Eating and shopping on repeat – we’ve all done that in Hong Kong, haven’t we? In fact, Hong Kong has more to offer. This month, I explored the hidden gems of Hong Kong’s heritage that are not only instagrammable, but also imbued with rich history.

1. Lung Yeuk Tau Heritage Trail (New Territories)

Fresh breath of air, birds chirping, and a slower pace of life – I found myself in a different world when I first arrived at Lung Yeuk Tau (aka ‘Mountain of the Leaping Dragon’).

Located in the New Territories, this is neighbourhood is the home ground of one of Hong Kong’s most powerful clans – the Tang clan. You can learn about their history through this scenic trail. Traditional village customs are still practiced by the Tangs who are living in the neighbourhood.

Address: Shung Him Tong Village, Lung Yeuk Tau, Fanling

How to Get There:

  • MTR Fanling Station, Exit C. Follow the signs to Luen Wo Hui. Turn left and go downstairs to the minibus station. Take minibus 54K to Lung Yeuk Tau. Alight at Shung Him Tong.
  • Or take a taxi.

2. Lam Tsuen Wishing Trees (New Territories)

Make your way to this 700-year-old village and make a wish by writing your wish on a placard and throw it onto the tree. It is believed that the higher the branch it landed on, the more likely that your wish would come true. I had to throw many times before my placard successfully landed on the tree – It probably means I need to try very hard for my wishes to come true!

Hong Kong Well Wishing Festival is one of the most popular Lunar New Year activities. It’s always jam packed with locals, expats, and tourists. Hence, the original wishing tree has been substituted by an artificial tree in order to protect it from wear and tear these days.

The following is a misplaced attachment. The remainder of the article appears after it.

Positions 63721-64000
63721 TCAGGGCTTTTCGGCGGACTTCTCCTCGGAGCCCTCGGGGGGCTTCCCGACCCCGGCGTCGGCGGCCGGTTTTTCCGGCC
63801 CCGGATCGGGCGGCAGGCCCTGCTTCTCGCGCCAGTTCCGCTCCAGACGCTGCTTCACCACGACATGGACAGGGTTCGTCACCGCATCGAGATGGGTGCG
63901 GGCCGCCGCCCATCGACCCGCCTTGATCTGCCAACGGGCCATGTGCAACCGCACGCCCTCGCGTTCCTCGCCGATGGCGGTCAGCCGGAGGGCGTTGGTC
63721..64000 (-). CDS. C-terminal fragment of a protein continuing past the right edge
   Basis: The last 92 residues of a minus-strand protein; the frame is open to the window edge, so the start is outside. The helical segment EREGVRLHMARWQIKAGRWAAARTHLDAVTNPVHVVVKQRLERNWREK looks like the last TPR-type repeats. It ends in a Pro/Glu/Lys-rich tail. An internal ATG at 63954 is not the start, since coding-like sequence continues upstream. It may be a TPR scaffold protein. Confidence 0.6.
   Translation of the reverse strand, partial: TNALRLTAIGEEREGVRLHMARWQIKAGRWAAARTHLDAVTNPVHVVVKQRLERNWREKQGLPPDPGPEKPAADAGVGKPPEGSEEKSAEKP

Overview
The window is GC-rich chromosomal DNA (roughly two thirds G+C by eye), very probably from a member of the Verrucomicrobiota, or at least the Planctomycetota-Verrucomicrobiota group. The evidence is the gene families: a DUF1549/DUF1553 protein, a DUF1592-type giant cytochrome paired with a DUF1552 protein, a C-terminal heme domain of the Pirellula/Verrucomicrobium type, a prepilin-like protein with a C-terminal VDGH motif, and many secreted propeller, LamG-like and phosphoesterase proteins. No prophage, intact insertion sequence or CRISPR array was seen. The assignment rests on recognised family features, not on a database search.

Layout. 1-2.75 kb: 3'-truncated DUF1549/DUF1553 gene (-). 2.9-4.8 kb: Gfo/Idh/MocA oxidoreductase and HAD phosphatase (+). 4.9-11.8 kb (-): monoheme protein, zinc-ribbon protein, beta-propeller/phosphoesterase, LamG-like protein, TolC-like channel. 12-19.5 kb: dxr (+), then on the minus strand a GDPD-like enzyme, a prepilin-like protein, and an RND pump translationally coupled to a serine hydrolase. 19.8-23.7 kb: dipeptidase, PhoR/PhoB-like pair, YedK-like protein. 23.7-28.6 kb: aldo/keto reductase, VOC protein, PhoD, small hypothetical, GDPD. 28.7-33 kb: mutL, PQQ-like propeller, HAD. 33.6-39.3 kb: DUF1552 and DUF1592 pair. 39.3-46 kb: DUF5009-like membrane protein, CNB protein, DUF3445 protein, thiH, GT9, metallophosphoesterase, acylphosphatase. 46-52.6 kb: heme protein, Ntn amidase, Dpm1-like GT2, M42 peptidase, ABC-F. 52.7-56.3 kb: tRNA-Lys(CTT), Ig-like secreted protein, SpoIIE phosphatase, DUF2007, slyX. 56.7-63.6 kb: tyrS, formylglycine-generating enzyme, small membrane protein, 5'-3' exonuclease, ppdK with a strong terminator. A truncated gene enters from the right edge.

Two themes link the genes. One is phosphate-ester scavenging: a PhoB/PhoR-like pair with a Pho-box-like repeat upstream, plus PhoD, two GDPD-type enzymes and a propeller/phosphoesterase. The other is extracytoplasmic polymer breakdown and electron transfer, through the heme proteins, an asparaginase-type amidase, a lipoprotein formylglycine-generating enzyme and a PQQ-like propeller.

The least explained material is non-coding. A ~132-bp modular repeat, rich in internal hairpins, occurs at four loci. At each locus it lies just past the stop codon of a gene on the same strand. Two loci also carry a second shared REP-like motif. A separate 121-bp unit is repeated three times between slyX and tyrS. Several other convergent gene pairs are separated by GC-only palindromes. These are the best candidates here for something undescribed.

Address: Lam Tsuen, Tai Po, New Territories

How to Get There:

  • Bus 64K or 64P at MTR Tai Po Market Station, get off at Fong Ma Po Station.
  • Minibus 25K and get off at Lam Tsuen Wishing Trees.
  • MTR Tai Wo Station and take a taxi.

3. Che Kung Temple (New Territories)

Built in the honour of “Che Kung”, a military commander of the Southern Song Dynasty, who was revered for his power for successful suppression of uprisings and clearing epidemics wherever he set foot on.

Each year, there are 4 Che Kung Festivals in Hong Kong. The busiest festival is the 2nd day of the first lunar month when people visit the temple to worship Che Kung. People would turn the fan-bladed wheel of fortune and beat the drum 3 times to ensure good luck for the rest of the year.

Address: Che Kung Miu Road, Tai Wai, New Territories

How to Get There:

  • MTR Che Kung Temple Station Exit B, follow the signs and walk for around 10 minutes.

4. Pak Sing Ancestral Hall (Hong Kong Island)

Tai Ping Shan is a tiny urban neighbourhood in Sheung Wan where the “new” meets “old”. You can easily find hipster restaurants, art galleries, funeral shops, and temples all in the same area.

“Pak Sing” means “100 Surnames”. It was a temple for people of all walks of life. In the 19th century, it used to store coffins awaiting burial in China and served as a public ancestral hall for people who could not afford bone repatriation services, by storing their commemorative tablets for their relatives to reclaim and carry back to the mainland.

If you step inside Pak Sing, you can still feel an eerie atmosphere, as there were hundreds of tablets that were never reclaimed.

Address: 42 Tai Ping Shan Street, Sheung Wan, Hong Kong

How to Get There:

  • MTR Sheung Wan Exit A2, follow Google Map. 10 minutes walk.

5. Man Mo Temple (Hong Kong Island)

The Man Mo Temple is a tribute to the God of Literature and God of Martial Arts.

It’s the largest Man Mo Temple in Hong Kong since 1847 and is preserved as a Declared Monument. This picturesque temple is the located along Hollywood Road in Sheung Wan.

There is an interesting shop nearby which I stopped by a shot too.

Address: 124-126 Hollywood Road, Sheung Wan, Hong Kong Island

How to Get There:

  • If you’re walking from Pak Sing Ancestral Hall, walk along Pound Lane and Hollywood Road. You’ll arrive Man Mo Temple in about 6 minutes.
  • MTR Sheung Wan Exit A2, and follow Google Map. 7 minutes walk.

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